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Showing posts from July, 2015

Dev v Ops

When we think about programming, we think about source code. Scenes from the matrix come to mind, with streaming source code everywhere. We think about files, and databases. We think about architecture diagrams and class structures. We think about good practices and code patterns.We rarely think about deploymentAs a developer who has routinely deployed his own applications I know what it means to be in the Operations role. I know that sometimes hardware breaks. Sometimes time-zones are incorrect. Sometimes processors get overloaded. Sometimes (nearly always) your test environment isn’t the same as your production environment. Sometimes permissions break (ACL) or your middleware goes down (IIS) or your infrastructure has to be moved to the cloud (AWS) on the weekend.It’s crazy being an Ops guy. I don’t envy the challenges they face. In fact, I hold their skill in high regard. But that’s not something I see a lot of developers do. In fact, more often than not, due to their …

wildstring

I needed a wildcard processing tool for an application I was working on.  I didn't want to use regular expressions, because the wildcard values were going in a configuration file, and regex would basically render them unreadable.  So I looked around for a wildcard library for JS and couldn't find a decent one.  In fact, when people asked for one, they generally were told "Learn Regular Expressions".  While I completely agree that knowledge of regular expressions is an incredible boon to a programming career, my response to a problem is not to tell someone it can't be solved, so I wrote a library of may own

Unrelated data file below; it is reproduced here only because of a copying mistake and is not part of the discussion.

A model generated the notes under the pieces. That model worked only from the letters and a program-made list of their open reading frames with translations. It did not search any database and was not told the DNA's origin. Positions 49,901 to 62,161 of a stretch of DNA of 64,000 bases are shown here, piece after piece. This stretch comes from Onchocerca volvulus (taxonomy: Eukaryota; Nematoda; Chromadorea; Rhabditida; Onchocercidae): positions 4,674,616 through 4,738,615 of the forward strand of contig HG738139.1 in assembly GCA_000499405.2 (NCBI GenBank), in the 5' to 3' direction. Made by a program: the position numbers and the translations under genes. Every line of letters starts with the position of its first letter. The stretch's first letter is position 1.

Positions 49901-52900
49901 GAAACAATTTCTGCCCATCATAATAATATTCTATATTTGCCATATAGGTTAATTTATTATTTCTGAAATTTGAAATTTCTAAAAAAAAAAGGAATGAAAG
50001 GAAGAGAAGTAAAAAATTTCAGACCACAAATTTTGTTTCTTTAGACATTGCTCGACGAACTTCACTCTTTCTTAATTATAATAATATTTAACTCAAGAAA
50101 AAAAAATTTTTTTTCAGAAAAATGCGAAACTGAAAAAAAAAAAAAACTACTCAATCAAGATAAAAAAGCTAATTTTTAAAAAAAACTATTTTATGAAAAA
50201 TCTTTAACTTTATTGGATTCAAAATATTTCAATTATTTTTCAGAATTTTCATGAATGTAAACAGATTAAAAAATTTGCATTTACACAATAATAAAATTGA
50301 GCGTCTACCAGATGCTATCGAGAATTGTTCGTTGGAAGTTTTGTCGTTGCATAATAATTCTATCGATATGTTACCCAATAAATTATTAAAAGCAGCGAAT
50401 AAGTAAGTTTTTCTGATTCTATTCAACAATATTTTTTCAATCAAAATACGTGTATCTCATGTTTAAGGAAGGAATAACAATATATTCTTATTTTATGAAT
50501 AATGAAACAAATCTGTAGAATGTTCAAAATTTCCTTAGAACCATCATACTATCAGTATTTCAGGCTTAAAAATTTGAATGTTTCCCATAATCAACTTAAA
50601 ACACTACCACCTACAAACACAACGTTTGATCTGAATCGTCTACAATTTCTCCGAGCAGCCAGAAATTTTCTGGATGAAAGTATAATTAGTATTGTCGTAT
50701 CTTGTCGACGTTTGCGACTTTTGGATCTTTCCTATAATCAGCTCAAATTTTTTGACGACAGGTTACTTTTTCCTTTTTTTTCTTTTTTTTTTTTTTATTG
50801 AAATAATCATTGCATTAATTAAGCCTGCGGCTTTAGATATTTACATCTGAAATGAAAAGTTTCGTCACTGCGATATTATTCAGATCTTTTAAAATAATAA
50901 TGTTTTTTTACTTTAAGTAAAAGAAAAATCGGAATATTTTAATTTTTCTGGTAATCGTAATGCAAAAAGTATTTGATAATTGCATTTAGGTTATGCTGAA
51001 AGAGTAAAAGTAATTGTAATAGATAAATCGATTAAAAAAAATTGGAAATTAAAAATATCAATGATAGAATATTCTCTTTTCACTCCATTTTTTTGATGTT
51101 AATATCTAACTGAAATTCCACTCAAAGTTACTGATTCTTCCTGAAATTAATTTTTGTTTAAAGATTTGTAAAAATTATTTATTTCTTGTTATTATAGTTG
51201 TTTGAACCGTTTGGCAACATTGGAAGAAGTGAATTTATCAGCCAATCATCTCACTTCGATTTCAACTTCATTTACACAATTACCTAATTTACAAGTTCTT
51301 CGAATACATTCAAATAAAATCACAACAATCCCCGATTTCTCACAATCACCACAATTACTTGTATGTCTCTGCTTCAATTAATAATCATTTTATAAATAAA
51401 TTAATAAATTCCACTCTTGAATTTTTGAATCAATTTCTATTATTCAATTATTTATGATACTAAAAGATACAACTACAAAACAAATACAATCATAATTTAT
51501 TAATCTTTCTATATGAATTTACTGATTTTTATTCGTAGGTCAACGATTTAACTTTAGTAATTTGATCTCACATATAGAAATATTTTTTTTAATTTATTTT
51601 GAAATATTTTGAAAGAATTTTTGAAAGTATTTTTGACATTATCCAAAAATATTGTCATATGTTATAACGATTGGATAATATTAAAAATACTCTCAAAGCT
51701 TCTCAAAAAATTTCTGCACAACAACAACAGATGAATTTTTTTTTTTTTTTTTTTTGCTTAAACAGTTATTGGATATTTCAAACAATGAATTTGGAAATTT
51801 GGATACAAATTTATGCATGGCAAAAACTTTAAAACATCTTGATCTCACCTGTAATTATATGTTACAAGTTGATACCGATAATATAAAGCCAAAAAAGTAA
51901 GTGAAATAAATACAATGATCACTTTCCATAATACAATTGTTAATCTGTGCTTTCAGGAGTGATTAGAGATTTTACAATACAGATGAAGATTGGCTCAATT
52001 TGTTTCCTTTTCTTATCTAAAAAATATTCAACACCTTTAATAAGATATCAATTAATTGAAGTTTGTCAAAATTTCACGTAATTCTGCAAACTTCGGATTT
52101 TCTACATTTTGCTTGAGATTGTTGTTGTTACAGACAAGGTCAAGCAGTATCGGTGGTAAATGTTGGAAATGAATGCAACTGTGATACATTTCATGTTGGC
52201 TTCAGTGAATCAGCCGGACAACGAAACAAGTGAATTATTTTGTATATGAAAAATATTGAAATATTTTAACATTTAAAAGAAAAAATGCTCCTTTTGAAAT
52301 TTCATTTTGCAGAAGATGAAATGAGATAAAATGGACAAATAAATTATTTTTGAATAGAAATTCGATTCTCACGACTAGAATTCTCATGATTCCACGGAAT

Introducing wildstring wildstring does simple wildcard processing without any dependencies.  It works both on the client and in the server, so you can use it anywhere.  wildstring handles wildcard string processing simply.  Here are some examples
wildstring.match('Wild*', 'Wild Thing'); // returns true, because ' Thing' is matched by '…